CFPB's First Annual Fair Lending Report to Congress
The First Annual Fair Lending Report of the Consumer Financial Protection Bureau describes the CFPB's efforts to build its Office of Fair Lending and Equal Opportunity and reviews that office's accomplishments from July 21, 2011 through July 20, 2012. The CFPB includes among those accomplishments the issuance of "Bulletin 2012-04 on Discrimination in Lending" and the commencement of a number of non-public fair lending investigations, which are ongoing. The Report states that the Bureau continues to develop tools that allow it to identify areas of heightened fair lending risk and to promote efficiency in its supervisory and enforcement efforts. Earlier this year, in its strategic plan, the CFPB explained that it intends to base its fair lending-related performance on, among other indicators, the number of fair lending supervision activities opened during the fiscal year and the percentage of fair lending cases filed that were "successfully resolved" through litigation, settlement, or default judgment.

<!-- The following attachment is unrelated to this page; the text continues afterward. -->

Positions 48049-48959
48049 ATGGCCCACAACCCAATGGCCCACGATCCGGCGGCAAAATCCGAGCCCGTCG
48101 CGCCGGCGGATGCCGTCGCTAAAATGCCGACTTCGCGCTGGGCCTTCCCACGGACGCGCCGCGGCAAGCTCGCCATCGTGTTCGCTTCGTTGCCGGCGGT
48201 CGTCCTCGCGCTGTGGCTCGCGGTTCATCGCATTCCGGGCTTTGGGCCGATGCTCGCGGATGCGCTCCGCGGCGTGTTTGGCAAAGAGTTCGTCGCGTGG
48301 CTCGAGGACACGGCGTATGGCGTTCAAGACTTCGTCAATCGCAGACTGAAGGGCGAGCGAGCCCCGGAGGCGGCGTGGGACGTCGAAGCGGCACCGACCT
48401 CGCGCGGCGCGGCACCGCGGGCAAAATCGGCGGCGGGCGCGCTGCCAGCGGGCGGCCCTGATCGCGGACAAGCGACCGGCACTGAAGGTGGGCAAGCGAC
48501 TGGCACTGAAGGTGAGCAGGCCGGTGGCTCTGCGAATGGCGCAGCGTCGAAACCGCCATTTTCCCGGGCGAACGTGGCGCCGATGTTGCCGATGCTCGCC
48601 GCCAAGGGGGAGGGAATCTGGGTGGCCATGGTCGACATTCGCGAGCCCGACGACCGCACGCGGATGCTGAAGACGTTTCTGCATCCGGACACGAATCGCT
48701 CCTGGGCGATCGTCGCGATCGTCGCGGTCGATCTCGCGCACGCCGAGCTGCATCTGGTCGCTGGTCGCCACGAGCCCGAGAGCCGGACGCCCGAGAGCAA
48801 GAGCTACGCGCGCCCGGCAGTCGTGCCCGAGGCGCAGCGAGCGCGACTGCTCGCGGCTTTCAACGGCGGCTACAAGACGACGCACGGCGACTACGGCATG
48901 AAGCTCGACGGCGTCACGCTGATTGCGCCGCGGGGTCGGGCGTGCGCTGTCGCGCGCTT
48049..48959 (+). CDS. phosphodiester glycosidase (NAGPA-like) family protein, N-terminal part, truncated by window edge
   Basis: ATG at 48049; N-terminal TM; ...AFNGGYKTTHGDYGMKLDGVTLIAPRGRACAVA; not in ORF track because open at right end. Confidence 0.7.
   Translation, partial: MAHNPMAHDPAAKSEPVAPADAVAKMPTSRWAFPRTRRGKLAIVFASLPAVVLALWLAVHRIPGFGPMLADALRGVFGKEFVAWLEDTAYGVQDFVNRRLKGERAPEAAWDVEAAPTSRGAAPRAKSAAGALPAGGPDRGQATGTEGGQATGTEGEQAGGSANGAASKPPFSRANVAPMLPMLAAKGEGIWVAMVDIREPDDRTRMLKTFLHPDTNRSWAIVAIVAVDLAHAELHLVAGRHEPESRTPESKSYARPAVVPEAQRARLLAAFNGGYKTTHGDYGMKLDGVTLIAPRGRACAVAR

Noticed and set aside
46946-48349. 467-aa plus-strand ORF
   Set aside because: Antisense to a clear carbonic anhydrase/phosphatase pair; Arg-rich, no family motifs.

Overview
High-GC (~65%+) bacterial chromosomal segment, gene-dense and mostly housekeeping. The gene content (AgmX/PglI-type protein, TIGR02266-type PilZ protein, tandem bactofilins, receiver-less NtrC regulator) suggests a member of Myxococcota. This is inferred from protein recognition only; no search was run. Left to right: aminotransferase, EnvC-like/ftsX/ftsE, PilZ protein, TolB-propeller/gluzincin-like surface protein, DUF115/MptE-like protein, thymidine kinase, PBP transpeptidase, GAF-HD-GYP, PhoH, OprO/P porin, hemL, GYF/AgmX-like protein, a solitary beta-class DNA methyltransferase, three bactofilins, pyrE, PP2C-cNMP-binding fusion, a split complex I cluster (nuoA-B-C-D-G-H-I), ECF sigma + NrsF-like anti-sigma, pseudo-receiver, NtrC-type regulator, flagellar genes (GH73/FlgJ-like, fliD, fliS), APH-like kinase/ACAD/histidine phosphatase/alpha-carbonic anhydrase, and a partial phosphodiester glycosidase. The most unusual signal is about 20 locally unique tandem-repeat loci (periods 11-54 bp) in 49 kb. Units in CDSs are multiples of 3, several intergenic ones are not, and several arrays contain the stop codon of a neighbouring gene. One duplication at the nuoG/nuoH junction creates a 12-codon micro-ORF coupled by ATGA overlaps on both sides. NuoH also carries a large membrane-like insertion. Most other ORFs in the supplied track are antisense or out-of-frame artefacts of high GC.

The Report states that federal regulators referred 12 ECOA-related matters to the DOJ from July 21, 2011 through December 31, 2011 and provides a summary of the most frequently cited Regulation B violations found by the federal regulators during examinations of financial institutions. The Report also provides a summary of a study and report by the CFPB to Congress on use of cohort default rates in private education lending, and provides a general status on rulemakings required by the Dodd-Frank Act. The CFPB describes the rulemaking to expand the scope of the data that must be collected and submitted under the Home Mortgage Disclosure Act (HMDA) as being in the "pre-rule stage," and the Bureau has begun the planning process for new rules concerning data collection and reporting of small, minority- and women-owned business loan data by gathering information from stakeholders.
BuckleySandler LLP is a national leader in fair lending enforcement, litigation, and compliance. Attorneys in our Fair and Responsible Banking Team and CFPB Team defend institutions facing fair lending enforcement actions brought by the DOJ, CFPB and other federal agencies, and the firm regularly counsels an array of financial institutions seeking to comply with the full range of federal fair lending laws.